Many eyebrows were raised when Warner Bros. entrusted its family-fun cash cow (to the tune of $579 million for the first two films) to Alfonso Cuarón, fresh off the triumph of a frisky Mexican indie that featured a two-boys-one-woman threesome. ''People say, 'How could the director of 'Y Tu Mamá También' be directing 'Harry Potter'?'' says Harry Potter himself, Daniel Radcliffe. ''Well, it almost makes perfect sense: 'Y Tu Mamá' was about teenagers becoming men; 'Harry Potter' 3 is about a boy becoming a teenager.'' Wait: ''Y Tu Mamá'' had themes? We'll have to watch it again!
Cuarón's ''Azkaban'' -- like J.K. Rowling's novel -- marks the deepening of Harry's voice and the darkening of his world. The boy wizard's third term at Hogwarts begins with the news that a rogue wizard (Gary Oldman), convicted of murder and with ties to Potter's past, has escaped from prison and is headed Harry's way. (Quips Oldman: ''I've done so much R-rated work, it's nice to have a job you can show your kids.'') Meanwhile, Hogwarts has a new Defense Against the Dark Arts teacher, Professor Lupin (David Thewlis), who's inspiring in a ''Dead Poets Society'' kinda way but whose, uh, hairy secret will make it hard for Harry and friends to concentrate on homework. There's also a new Professor Dumbledore -- Michael Gambon, taking over for the late Richard Harris -- and an energetic aesthetic notably different from the epic squareness of Cuarón's predecessor, Chris Columbus.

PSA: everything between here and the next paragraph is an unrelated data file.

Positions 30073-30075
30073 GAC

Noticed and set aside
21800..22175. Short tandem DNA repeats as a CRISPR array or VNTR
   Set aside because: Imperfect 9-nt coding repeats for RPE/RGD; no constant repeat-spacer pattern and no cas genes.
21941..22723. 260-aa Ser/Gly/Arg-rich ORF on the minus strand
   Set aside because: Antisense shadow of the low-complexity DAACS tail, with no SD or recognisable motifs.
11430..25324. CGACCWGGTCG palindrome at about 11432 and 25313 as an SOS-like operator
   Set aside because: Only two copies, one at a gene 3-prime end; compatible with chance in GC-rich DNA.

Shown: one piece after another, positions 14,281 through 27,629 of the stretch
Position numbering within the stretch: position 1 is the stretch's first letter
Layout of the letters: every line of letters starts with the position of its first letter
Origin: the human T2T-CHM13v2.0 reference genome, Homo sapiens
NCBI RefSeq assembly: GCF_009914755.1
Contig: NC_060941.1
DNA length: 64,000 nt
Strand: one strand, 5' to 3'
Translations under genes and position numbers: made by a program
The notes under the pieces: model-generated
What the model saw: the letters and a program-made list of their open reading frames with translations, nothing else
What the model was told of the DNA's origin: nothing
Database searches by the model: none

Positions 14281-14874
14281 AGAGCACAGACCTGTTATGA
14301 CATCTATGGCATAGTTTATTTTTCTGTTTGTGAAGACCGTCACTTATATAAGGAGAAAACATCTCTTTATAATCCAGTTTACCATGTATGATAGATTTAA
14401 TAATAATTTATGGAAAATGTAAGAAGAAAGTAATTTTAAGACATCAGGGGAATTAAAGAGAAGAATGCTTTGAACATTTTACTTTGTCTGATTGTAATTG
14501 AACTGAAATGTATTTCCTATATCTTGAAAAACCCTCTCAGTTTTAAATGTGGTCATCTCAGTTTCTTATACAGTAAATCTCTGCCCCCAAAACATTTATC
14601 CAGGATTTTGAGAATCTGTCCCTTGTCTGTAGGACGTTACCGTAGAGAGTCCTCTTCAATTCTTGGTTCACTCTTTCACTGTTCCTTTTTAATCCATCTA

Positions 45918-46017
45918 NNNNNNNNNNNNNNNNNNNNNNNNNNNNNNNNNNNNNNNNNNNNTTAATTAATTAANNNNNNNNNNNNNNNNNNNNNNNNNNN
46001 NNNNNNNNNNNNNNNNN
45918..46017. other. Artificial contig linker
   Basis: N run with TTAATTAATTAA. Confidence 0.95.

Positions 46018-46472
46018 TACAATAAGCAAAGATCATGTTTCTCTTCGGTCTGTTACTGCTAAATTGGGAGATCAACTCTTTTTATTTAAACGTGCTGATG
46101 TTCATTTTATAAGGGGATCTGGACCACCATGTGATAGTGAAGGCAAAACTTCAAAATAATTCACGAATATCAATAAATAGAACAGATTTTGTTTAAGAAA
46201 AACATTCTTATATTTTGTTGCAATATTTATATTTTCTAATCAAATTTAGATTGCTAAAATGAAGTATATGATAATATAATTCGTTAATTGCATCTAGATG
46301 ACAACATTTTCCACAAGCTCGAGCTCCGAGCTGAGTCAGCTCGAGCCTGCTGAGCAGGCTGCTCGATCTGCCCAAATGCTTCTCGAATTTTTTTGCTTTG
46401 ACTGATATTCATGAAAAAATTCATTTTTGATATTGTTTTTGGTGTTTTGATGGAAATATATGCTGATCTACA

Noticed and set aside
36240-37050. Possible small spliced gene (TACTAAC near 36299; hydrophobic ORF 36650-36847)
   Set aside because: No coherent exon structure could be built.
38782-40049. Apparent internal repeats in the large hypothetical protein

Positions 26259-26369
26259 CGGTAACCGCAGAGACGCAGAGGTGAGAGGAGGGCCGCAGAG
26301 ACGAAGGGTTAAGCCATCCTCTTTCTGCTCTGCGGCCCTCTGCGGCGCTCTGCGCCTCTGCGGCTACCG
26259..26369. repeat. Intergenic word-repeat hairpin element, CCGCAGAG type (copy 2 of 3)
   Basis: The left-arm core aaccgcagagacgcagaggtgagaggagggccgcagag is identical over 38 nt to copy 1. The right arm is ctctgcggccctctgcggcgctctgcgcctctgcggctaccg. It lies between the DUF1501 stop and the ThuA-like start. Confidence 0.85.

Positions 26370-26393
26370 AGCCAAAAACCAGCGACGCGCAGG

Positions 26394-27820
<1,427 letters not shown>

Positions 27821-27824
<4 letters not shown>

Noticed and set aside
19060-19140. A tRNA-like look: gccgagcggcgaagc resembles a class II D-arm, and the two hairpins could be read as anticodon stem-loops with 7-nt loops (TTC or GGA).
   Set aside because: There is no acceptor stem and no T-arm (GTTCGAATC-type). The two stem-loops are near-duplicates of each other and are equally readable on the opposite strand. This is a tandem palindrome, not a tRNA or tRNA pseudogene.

But the new director's most valuable innovation may have been pushing his young actors to dig deeper; he even had them write essays about their characters. What did Radcliffe discover? ''Harry's a very angry person. If I had to guess, I would say he's really into punk rock.''
THE GOOD NEWS A provocative, potentially electrifying makeover.
THE BAD NEWS Any makeover has its risks -- especially one of debatable necessity. Getting it even slightly wrong could cost ''Potter'' some box office magic.